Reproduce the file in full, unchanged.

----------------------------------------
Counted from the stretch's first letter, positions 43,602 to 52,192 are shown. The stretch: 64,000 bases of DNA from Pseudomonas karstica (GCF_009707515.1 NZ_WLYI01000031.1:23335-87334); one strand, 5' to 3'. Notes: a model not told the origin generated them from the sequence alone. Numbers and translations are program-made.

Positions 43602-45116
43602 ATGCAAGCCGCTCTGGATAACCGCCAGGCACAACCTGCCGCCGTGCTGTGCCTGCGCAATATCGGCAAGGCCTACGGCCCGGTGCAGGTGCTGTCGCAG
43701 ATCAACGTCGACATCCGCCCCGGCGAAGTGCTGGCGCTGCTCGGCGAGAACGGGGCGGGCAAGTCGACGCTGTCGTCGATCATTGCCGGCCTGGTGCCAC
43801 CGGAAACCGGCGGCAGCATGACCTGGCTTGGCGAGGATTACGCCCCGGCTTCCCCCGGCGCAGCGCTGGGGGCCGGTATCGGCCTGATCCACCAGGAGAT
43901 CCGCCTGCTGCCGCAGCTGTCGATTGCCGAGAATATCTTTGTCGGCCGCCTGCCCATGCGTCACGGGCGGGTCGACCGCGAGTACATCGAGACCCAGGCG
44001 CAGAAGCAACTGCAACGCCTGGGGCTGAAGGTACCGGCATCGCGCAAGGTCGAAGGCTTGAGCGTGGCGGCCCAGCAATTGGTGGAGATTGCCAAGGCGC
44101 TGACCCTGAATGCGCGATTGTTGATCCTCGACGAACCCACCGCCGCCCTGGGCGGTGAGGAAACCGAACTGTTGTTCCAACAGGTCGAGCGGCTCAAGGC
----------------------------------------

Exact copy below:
Counted from the stretch's first letter, positions 43,602 to 52,192 are shown. The stretch: 64,000 bases of DNA from Pseudomonas karstica (GCF_009707515.1 NZ_WLYI01000031.1:23335-87334); one strand, 5' to 3'. Notes: a model not told the origin generated them from the sequence alone. Numbers and translations are program-made.

Positions 43602-45116
43602 ATGCAAGCCGCTCTGGATAACCGCCAGGCACAACCTGCCGCCGTGCTGTGCCTGCGCAATATCGGCAAGGCCTACGGCCCGGTGCAGGTGCTGTCGCAG
43701 ATCAACGTCGACATCCGCCCCGGCGAAGTGCTGGCGCTGCTCGGCGAGAACGGGGCGGGCAAGTCGACGCTGTCGTCGATCATTGCCGGCCTGGTGCCAC
43801 CGGAAACCGGCGGCAGCATGACCTGGCTTGGCGAGGATTACGCCCCGGCTTCCCCCGGCGCAGCGCTGGGGGCCGGTATCGGCCTGATCCACCAGGAGAT
43901 CCGCCTGCTGCCGCAGCTGTCGATTGCCGAGAATATCTTTGTCGGCCGCCTGCCCATGCGTCACGGGCGGGTCGACCGCGAGTACATCGAGACCCAGGCG
44001 CAGAAGCAACTGCAACGCCTGGGGCTGAAGGTACCGGCATCGCGCAAGGTCGAAGGCTTGAGCGTGGCGGCCCAGCAATTGGTGGAGATTGCCAAGGCGC
44101 TGACCCTGAATGCGCGATTGTTGATCCTCGACGAACCCACCGCCGCCCTGGGCGGTGAGGAAACCGAACTGTTGTTCCAACAGGTCGAGCGGCTCAAGGC